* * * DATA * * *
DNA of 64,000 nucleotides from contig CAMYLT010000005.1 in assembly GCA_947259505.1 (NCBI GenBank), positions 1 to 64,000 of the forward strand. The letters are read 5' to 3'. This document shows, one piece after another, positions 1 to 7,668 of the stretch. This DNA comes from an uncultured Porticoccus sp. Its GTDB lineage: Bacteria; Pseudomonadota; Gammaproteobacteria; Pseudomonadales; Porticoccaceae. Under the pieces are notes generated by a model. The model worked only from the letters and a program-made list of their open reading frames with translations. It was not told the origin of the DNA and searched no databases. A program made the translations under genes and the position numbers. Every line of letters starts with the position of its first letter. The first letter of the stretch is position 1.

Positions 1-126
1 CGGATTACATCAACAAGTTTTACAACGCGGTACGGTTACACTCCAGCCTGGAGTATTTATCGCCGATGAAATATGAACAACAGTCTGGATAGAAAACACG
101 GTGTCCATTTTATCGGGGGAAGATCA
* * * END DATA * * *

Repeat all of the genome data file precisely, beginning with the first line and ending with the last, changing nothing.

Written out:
DNA of 64,000 nucleotides from contig CAMYLT010000005.1 in assembly GCA_947259505.1 (NCBI GenBank), positions 1 to 64,000 of the forward strand. The letters are read 5' to 3'. This document shows, one piece after another, positions 1 to 7,668 of the stretch. This DNA comes from an uncultured Porticoccus sp. Its GTDB lineage: Bacteria; Pseudomonadota; Gammaproteobacteria; Pseudomonadales; Porticoccaceae. Under the pieces are notes generated by a model. The model worked only from the letters and a program-made list of their open reading frames with translations. It was not told the origin of the DNA and searched no databases. A program made the translations under genes and the position numbers. Every line of letters starts with the position of its first letter. The first letter of the stretch is position 1.

Positions 1-126
1 CGGATTACATCAACAAGTTTTACAACGCGGTACGGTTACACTCCAGCCTGGAGTATTTATCGCCGATGAAATATGAACAACAGTCTGGATAGAAAACACG
101 GTGTCCATTTTATCGGGGGAAGATCA